Even that possibility, though, could be good news for Democrats, who have been fighting efforts across the country by Republican-controlled legislatures to impose voting restrictions.
Ahead of a midterm election in which Democrats need to pickup 24 seats in the House, any decision that could shift a district in their favor could put them closer to that magic number.
“Right now we expect the new lines to boost Democrats’ prospects in at least two districts,” said Tyler Law, spokesman for the Democratic Congressional Campaign Committee. The National Republican Congressional Committee did not immediately return request for comment about the ruling.
The San Antonio court ruled that Hurd’s district — although 70 percent Hispanic — was drawn to include lower-turnout Hispanic voters. Hurd responded Monday, pointing out that his district had “record turnout” and voted for Hillary Clinton last fall.
“The voters graded my paper and saw fit to put me back in office,” said Hurd, who won re-election by 1 point. Inside Elections with Nathan L. Gonzales rates his 2018 race a toss-up.
But as with most redistricting rulings, the ultimate legal fate of this case and its political ramifications are uncertain and likely to be further complicated when the Department of Justice under the Trump administration switches sides in the case, as it’s expected to do.
The state of Texas is likely to appeal the ruling, but it cannot do that yet. First, the court has to rule on challenges to the 2013 congressional map and challenges to its state House districts. Only then, Li said, will there be an appealable order.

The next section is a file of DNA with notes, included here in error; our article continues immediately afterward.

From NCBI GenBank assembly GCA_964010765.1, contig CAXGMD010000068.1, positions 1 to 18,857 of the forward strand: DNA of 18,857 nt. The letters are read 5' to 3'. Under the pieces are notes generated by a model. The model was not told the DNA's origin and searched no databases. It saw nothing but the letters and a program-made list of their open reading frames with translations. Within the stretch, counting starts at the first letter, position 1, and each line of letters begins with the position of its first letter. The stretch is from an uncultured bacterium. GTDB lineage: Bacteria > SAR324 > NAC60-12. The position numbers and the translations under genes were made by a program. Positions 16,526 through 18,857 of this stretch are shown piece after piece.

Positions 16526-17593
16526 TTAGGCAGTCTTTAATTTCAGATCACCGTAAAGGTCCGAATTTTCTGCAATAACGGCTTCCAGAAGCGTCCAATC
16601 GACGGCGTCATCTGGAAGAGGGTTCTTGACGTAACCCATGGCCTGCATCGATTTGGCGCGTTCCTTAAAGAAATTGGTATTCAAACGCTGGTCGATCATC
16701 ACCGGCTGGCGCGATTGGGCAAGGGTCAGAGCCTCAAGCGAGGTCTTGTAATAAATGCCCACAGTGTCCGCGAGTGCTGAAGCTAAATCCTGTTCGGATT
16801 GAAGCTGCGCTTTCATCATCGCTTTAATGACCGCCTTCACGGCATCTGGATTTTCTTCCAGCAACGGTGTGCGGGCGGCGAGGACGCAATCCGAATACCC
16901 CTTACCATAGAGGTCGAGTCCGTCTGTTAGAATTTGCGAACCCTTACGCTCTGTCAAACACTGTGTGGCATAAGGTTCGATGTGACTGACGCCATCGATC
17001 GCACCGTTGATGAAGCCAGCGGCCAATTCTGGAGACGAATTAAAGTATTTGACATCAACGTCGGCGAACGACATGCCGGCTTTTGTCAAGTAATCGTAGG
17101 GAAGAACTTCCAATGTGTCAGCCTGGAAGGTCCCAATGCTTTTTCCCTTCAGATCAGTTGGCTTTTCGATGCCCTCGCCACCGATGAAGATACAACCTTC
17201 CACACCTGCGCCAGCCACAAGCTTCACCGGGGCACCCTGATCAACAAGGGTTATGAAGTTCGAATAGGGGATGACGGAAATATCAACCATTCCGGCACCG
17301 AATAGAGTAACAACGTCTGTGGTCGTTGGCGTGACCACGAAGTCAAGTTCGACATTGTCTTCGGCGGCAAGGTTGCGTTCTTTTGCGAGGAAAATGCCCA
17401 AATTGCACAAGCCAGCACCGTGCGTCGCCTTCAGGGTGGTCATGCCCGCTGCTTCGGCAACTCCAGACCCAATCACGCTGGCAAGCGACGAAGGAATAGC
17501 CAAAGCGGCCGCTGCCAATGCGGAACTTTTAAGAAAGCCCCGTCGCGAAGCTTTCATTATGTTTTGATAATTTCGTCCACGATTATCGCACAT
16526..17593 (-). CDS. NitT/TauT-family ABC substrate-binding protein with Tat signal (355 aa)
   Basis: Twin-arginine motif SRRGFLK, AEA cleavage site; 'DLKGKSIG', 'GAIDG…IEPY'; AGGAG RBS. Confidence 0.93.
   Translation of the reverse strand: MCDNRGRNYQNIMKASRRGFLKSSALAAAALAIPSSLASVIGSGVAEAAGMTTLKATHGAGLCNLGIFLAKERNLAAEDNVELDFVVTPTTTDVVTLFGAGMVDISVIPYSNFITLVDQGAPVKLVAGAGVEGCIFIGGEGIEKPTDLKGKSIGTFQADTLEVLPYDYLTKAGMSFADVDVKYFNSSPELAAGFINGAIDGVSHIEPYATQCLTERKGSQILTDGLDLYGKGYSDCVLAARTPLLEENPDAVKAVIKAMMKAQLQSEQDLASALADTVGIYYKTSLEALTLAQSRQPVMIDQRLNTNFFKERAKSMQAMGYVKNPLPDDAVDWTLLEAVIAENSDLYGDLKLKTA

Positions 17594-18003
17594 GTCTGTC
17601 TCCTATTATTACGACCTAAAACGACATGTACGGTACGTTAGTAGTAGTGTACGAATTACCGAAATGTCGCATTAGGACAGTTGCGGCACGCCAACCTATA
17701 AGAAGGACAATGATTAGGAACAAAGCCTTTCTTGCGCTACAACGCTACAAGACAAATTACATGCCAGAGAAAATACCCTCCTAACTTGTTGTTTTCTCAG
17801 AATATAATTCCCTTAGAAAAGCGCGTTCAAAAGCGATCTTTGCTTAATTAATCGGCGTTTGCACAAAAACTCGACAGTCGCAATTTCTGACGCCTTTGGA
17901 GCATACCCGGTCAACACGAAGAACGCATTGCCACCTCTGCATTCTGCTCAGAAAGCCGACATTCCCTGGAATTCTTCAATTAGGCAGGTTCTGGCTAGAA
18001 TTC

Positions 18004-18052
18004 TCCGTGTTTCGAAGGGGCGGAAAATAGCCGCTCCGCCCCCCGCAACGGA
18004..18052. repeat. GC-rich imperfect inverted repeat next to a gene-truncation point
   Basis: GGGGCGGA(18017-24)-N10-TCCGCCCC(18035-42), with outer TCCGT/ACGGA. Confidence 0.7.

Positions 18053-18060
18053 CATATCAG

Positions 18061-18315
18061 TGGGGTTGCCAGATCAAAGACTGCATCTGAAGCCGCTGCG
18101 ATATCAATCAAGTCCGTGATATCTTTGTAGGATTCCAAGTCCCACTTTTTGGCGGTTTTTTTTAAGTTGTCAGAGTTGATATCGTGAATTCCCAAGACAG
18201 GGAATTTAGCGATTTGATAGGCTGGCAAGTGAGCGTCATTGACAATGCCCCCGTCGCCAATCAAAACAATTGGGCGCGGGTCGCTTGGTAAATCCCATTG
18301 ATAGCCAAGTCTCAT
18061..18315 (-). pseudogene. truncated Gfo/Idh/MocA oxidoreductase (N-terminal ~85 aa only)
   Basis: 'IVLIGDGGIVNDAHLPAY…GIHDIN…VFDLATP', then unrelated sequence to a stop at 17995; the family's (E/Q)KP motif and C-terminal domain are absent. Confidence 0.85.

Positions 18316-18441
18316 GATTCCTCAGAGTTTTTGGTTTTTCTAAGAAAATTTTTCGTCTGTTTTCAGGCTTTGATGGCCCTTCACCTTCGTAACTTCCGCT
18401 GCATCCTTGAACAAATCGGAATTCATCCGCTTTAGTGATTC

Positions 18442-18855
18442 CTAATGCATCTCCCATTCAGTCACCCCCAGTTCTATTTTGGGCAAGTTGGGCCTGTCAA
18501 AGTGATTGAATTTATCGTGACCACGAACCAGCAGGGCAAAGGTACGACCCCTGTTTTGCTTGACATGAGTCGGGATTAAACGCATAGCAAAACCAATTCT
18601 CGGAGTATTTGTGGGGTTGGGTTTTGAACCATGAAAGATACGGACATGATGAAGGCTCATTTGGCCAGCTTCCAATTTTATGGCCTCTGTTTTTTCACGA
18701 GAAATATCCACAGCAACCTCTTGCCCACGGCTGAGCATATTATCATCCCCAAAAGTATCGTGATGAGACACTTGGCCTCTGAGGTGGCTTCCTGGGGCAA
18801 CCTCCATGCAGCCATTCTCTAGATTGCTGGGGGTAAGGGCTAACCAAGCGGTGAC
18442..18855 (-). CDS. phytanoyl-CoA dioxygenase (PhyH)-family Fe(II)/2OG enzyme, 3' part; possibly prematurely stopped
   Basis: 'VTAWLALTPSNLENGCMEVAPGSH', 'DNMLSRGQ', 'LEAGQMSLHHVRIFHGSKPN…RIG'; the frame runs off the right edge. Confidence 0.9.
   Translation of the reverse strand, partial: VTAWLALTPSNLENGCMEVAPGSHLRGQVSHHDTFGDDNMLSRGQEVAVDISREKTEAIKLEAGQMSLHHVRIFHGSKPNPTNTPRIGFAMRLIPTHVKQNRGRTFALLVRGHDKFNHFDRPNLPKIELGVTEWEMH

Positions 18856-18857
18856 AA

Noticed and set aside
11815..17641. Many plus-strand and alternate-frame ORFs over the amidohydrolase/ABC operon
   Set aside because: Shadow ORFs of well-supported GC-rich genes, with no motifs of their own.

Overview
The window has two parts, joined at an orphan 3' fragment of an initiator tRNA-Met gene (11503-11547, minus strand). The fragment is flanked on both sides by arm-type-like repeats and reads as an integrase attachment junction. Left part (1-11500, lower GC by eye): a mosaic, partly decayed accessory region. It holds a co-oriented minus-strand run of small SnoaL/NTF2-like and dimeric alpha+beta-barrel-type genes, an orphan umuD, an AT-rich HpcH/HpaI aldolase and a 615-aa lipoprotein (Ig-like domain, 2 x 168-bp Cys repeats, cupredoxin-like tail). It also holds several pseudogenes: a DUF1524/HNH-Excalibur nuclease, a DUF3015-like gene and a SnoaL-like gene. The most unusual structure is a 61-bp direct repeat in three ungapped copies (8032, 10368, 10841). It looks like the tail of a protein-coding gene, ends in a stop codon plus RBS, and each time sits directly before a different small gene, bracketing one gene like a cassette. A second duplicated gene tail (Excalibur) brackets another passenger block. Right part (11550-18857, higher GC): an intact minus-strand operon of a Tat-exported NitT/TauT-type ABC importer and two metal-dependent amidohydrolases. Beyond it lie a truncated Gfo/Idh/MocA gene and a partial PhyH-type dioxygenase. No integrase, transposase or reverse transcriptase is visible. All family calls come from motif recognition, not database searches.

If the lower court’s decision is upheld by the Supreme Court, the responsibility for redrawing the map would likely fall to the GOP-controlled legislature, a process that will be fraught with politicking from both sides.
But there’s not much time. The filing deadline for congressional candidates for the 2018 midterms is Dec. 11 — a mere nine months away.
Outstanding redistricting cases
Redistricting cases affected several maps leading up to last year’s congressional elections. In Virginia, Democrats gained a safe seat, now held by freshman Rep. A. Donald McEachin. In North Carolina, the lines of the districts changed, but the GOP advantage in its congressional delegation did not.